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In Re: Nalinikanta Pal - Court Judgment

LegalCrystal Citation
SubjectCivil
CourtKolkata
Decided On
Reported inAIR1934Cal38,147Ind.Cas.1016
AppellantIn Re: Nalinikanta Pal
Excerpt:
- .....in respect of the certificate, even though it is extended subsequently to any extent, nor is any duty payable on the extended amounts. it is clear that this was never contemplated by the legislature and that where the certificate is extended beyond rs. 1,000, duty should become payable. in the particular case, with which the court had to deal, the first application was in respect of debts amounting to rs. 853-9-6; subsequently there was a further application in respect of debts amounting to rs. 146 5-0. up to this point the total being under rs. 1,000 no duty was payable. subsequently however an extended certificate in respect of debts amounting to rs. 300 was applied for. the total amount now exceeds rs. 1,000 and therefore duty becomes payable on the total at the rate of 2 per cent.....
Judgment:
ORDER

1. The Munsif, first Court, Bajit-pur, has referred to this Court for a construction of Article 12, Schedule 1, Court-fees Act 7 of 1870, as amended by Section 8, Bengal Court-fees Amendment Act of 1922. The article is as follows:

12, Certificate under When the amount of Two per centum on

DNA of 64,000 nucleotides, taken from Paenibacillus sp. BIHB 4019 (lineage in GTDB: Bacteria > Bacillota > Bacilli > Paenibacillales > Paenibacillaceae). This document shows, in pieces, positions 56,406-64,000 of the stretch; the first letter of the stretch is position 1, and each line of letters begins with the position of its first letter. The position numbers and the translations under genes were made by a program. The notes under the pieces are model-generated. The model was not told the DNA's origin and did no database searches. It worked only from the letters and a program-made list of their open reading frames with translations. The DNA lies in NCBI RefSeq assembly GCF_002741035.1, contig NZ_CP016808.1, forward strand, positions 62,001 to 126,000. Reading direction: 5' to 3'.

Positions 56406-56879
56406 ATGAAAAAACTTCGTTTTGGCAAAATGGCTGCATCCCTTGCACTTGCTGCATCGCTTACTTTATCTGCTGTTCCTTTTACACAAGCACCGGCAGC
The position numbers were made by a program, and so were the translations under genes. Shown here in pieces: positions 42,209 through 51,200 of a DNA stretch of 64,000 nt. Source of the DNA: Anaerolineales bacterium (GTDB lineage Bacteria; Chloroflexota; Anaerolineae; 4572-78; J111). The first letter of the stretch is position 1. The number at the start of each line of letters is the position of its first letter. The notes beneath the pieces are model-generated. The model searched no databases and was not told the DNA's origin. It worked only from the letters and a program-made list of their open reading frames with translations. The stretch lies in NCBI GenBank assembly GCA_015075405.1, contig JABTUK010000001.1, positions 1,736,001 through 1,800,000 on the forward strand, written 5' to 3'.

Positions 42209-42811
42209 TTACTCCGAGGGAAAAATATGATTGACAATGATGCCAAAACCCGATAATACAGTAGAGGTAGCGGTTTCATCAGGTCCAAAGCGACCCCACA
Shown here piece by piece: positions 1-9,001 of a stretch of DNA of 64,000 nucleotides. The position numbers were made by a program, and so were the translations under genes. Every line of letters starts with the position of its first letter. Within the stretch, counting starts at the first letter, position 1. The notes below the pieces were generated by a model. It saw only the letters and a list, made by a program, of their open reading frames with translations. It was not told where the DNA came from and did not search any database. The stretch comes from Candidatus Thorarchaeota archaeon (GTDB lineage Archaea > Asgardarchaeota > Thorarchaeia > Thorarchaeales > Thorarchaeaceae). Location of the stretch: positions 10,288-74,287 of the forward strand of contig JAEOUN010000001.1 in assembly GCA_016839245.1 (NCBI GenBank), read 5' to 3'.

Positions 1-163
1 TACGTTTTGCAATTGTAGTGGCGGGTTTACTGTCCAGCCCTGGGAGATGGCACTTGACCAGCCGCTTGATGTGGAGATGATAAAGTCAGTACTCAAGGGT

the Succession any debt specified such amount and

Certificate Act 1889, in the certificate three per centum on

(now replaced by Under Section 8 of the amount of any

Succession Act 39 the Act exceeds one debt to which the

of 1925). thousand rupees, on certificate is

such amount up to extended Under

ten thousand rupees. Section 10 of the

Act.

2. As the article originally stood, 2 per cent was payable on the amount of certificates for less than Rs. 1,000 and the intention of the legislature was evidently to exempt small inheritances from stamp duty. However as the article is now worded, where the original application is in respect of an amount less than Rupees 1,000 no duty is payable in respect of the certificate, even though it is extended subsequently to any extent, nor is any duty payable on the extended amounts. It is clear that this was never contemplated by the legislature and that where the certificate is extended beyond Rs. 1,000, duty should become payable. In the particular case, with which the Court had to deal, the first application was in respect of debts amounting to Rs. 853-9-6; subsequently there was a further application in respect of debts amounting to Rs. 146 5-0. Up to this point the total being under Rs. 1,000 no duty was payable. Subsequently however an extended certificate in respect of debts amounting to Rs. 300 was applied for. The total amount now exceeds Rs. 1,000 and therefore duty becomes payable on the total at the rate of 2 per cent on the original certificate and 3 per cent in respect of the extensions. Court-fees should be charged accordingly.


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